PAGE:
NFL: Why Roger Goodell Is Hurting the Cause of Team Owners in Labor Strife

Bleacher ReportSenior Analyst IApril 27, 2011

Roger Goodell
Roger GoodellHannah Foslien/Getty Images

After reading Roger Goodell's letter to the Wall Street Journal, in which Goodell asserts that the players' wish list of demands is the true source of division between the players and owners, I must wonder: Why exactly did the owners choose this guy to be their voice?

Goodell has claimed that if the NFL players win, then there will be no NFL draft, no free agency, no minimum salaries, etc.

In other words, anarchy in the NFL.

Goodell may as well tell his children that they will not receive any Christmas presents because their letters to Santa were unrealistic.

Goodell is either unable to asses the real situation, or trying to scam the fans once again.  I feel safe in saying that I have rarely trusted Roger Goodell because of what I view as transparent attempts to turn fans against players.

The most obvious case, of course, has been Goodell's draconian policies of discipline, which, by and large, have been grossly inconsistent; and quite possibly as a subtle reminder to each and every player that, in truth, their services should only be rewarded with a sack of coal.

This is not to say that the players are actually sympathetic. 

In terms of behavior and financial management, many players are below the bar and somewhere closer to a pole in a seedy club.

Regardless of that, I can give some consideration to the fact that the players literally have their skin in the game, whereas, the owners only figuratively have their skin in the game.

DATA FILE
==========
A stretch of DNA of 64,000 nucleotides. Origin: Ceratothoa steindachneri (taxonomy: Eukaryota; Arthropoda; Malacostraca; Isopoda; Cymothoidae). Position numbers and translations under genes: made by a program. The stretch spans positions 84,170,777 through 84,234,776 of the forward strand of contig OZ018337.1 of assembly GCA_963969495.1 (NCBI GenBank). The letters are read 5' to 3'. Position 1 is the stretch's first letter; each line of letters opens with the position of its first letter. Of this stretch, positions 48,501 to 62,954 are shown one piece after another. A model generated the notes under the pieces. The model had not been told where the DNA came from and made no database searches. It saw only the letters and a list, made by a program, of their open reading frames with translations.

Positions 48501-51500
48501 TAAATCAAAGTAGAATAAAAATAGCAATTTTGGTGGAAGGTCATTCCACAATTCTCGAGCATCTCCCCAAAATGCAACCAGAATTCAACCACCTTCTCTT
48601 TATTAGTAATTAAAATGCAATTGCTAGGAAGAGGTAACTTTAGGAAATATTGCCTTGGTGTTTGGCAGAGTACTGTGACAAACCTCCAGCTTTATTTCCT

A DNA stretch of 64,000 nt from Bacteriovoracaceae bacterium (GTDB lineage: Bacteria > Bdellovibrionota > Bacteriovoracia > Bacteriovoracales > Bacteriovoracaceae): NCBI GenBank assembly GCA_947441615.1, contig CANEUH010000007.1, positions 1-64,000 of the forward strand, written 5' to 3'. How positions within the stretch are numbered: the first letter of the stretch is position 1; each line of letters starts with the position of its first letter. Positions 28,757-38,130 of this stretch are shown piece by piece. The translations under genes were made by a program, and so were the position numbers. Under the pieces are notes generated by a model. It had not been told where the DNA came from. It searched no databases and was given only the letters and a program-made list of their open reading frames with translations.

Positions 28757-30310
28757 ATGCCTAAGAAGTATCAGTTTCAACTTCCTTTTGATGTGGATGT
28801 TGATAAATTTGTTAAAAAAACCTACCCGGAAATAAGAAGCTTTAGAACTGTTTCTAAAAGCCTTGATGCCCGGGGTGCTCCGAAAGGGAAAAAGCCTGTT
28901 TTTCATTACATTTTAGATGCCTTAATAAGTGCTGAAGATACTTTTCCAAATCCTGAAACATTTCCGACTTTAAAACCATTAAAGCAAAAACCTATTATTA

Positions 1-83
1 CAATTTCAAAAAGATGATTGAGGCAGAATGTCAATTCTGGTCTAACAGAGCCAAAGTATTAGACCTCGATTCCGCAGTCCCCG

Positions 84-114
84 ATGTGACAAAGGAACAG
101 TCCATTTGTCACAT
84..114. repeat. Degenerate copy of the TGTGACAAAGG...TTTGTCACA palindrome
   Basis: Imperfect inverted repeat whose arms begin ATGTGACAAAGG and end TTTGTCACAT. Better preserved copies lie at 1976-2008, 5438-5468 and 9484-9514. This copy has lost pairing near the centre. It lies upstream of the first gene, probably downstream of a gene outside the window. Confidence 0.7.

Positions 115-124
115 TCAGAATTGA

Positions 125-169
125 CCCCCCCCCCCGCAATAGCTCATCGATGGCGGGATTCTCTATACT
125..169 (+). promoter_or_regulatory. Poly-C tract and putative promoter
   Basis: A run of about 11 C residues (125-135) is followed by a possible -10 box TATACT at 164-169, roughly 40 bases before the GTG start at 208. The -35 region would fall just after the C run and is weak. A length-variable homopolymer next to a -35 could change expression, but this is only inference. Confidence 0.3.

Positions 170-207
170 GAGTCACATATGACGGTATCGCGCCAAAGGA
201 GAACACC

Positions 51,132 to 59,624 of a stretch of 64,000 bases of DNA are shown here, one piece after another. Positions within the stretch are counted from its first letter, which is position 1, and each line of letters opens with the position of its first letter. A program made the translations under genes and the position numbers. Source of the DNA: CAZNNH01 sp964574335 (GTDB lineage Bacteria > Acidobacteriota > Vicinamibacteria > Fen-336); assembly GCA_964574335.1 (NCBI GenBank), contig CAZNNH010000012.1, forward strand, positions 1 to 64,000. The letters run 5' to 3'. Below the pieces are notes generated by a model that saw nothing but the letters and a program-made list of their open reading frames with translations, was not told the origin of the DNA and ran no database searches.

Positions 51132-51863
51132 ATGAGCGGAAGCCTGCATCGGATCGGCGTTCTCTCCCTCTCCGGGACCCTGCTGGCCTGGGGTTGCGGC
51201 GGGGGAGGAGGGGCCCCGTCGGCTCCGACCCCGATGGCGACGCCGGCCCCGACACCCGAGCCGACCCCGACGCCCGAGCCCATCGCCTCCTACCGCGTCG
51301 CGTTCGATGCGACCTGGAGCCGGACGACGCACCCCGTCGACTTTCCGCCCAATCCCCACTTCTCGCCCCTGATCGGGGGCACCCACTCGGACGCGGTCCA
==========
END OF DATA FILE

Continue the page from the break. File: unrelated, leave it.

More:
This is not baseball or basketball.

And by no means is the NFL an example of capitalism or the free-market.  The only common denominator between the NFL and capitalism is the philosophy that each individual should advocate their self-interest, even if collectively.

Football players, on average, live shorter lives, due of course, to the injuries incurred through the duration of their NFL career.  Meanwhile, the owners live into their 80s and beyond. 

By common sense, you know that the person who collects millions or billions of dollars per year for 30-50 years will make more by the end, then say, an NFL player who's career lasted three to five seasons.  And during that time, he suffered multiple concussions.  The owners on the other hand, live long enough to be senile.

This is not to say that the owners don't deserve credit for their role in the success of the NFL.

But spare me the analogies between your small business and the NFL. 

The average NFL stadium is constructed and maintained by convincing taxpayers that a stadium and NFL team is good for the local economy.  Which is true. 

Yet, by the inverse corollary, it would be bad for the economy if there is no NFL season in 2011.  The NFL owners are holding the players hostage, because the owners have no appreciation for the fact that they will make more money in a lifetime than any single player in the NFL ever will.